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Personal Loans vs. Lines of Credit

Personal Loans vs. Lines of Credit

By Matt Diehl • July 24, 2019

When borrowing money, it’s important to know all the options available to you, especially if you have specific plans for how and when those funds will be used.

For example: If you need a lump sum of money right away, a personal loan might be best. If you need access to credit over a period of time, a line of credit could be a better choice. And while there are some similarities between the two, it’s their differences that can help you decide.

Here’s some information to help you choose:

How does a personal loan work?

A personal loan is a specific amount of money lent to you in one lump sum. Once your application is approved, funds are typically delivered via check or a direct deposit that you receive at the time of your loan closing. Personal loans can be secured or unsecured and the terms can vary in length (24 months, 60 months, etc.).

As for repayment, most personal loans are considered installment loans since you pay the loan back in equal amounts each month. Personal loans also usually have a fixed interest rate, which means the monthly payment will stay the same if your account is up to date.

How does a line of credit work?

A line of credit is similar to a credit card. Instead of receiving all your money at one time, you get access to a set amount of money that you can borrow from when needed. The funds can be accessible through a special card or checks. Some lenders might also allow you to transfer funds directly to your checking account. After you qualify, the lender will likely designate a period of time when you can draw money from the account, or a “draw period.” This can last several years.

Minimum monthly payments will be due during the draw period, and you’ll pay interest on the amount that is borrowed. Since this type of credit is revolving, not fixed, the minimum payment can fluctuate with the interest rate and how much you spend. If you continue to draw small amounts over time, or a large amount in one transaction, the minimum payment could get higher. Once the draw period ends, you’ll enter a “repayment period” where you have a set amount of time to pay off any remaining balance.

Which suits you best?

Here are three things to consider when choosing between a personal loan or a line of credit:

1. Primary need for funding

  • Personal loans — These funds are typically used for one-time purchases and situations when you know how much money you’ll need. Common uses include debt consolidation, medical bills, auto repair bills and home improvement projects.

  • Lines of credit — These can be ideal if you need access to money over time or when you’re unsure of exactly how much you need to borrow. For example, if you need an open line of credit due to inconsistent pay cycles or you’re trying to get a small business off the ground.1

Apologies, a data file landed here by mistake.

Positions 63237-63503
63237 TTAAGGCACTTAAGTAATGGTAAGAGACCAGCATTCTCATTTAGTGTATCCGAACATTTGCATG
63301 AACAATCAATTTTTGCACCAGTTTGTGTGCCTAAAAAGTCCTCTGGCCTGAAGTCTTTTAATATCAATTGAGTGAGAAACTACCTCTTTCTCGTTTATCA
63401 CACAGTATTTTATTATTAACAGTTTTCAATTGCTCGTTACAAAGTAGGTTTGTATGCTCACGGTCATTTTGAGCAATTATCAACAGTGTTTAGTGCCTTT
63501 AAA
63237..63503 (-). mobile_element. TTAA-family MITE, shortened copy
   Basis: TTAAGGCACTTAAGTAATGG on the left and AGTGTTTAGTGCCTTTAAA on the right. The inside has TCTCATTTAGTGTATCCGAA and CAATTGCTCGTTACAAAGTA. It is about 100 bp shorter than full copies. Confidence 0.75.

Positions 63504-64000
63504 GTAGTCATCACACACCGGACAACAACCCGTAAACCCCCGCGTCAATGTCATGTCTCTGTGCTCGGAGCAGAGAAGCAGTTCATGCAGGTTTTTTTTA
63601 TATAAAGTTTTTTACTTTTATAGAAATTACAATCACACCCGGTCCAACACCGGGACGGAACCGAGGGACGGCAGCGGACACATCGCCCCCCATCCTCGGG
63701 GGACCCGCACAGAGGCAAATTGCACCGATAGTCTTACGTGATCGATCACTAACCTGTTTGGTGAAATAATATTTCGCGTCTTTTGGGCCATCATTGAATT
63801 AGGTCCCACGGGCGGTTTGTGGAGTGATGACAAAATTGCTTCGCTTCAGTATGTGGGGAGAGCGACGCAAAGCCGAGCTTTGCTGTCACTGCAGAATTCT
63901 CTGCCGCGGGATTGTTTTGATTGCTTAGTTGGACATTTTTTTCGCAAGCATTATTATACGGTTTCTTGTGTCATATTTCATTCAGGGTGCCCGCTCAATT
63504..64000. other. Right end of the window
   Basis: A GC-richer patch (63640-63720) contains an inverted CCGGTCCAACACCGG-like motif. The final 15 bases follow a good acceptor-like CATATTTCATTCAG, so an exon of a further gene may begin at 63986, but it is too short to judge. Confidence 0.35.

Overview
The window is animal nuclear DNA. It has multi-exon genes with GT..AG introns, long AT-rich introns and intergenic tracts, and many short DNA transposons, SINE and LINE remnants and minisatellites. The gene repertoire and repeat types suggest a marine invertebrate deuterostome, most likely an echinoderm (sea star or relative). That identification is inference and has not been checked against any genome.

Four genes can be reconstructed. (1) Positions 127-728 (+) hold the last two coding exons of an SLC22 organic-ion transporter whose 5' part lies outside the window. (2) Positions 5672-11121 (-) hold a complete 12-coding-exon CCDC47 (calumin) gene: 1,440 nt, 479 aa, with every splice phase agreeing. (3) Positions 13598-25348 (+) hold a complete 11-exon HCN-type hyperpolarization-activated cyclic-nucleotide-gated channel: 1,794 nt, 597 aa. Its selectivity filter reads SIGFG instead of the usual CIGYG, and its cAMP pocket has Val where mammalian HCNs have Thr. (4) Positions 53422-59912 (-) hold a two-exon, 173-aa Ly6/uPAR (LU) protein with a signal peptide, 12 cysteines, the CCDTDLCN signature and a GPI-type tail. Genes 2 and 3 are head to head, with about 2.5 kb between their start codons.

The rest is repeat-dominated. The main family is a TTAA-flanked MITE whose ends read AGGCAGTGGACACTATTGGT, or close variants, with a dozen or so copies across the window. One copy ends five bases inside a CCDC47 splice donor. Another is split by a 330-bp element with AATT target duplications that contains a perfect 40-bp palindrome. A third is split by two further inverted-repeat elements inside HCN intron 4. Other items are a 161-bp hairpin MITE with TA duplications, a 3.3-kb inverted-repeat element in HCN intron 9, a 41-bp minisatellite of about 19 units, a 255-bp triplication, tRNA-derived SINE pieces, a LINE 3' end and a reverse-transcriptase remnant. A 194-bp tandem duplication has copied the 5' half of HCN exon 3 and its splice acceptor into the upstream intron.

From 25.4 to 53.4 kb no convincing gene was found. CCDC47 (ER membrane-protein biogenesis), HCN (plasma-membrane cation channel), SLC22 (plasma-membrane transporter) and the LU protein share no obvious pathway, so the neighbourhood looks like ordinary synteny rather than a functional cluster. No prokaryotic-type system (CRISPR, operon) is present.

2. Availability of funds

  • Personal loans – Most personal loans are paid out in a lump sum and delivered via paper check or direct deposit to a bank account. But unlike lines of credit, you won’t have access to more funds once the loan is disbursed.

  • Lines of credit – Once the line is open, you should be able to request any amount you need that remains in your available balance.

3. Repayment

  • Personal loans – Most personal loans have fixed interest rates and fixed monthly payment amounts, if you pay on time. The predictability of the same payment amount can make it easier to manage a monthly budget.

  • Lines of credit – When repaying a line of credit, you're better off if you can pay your outstanding balance in full and on time each month. Personal lines of credit are usually subject to compound interest, which can add up quickly. This means that your minimum monthly payment is calculated by adding your previous unpaid balance + interest on that balance + any new charges. Also, the interest rate can change based on your credit score and other factors.

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The choice is yours

In the world of borrowing money, there is no “one solution fits all.” The right choice depends on your financial needs, your credit score and many other factors. As you narrow down your options, consider how each one will affect your finances and choose what’s best for you.

1. Pritchard, Justin. “Expected Rates for a Business Line of Credit.” (accessed July 15, 2019).

The information in this article is provided for general education and informational purposes only, without any express or implied warranty of any kind, including warranties of accuracy, completeness or fitness for any particular purpose. It is not intended to be and does not constitute financial, legal or any other advice specific to you the user or anyone else. The companies and individuals (other than OneMain Financial’s sponsored partners) referred to in this message are not sponsors of, do not endorse, and are not otherwise affiliated with OneMain Financial.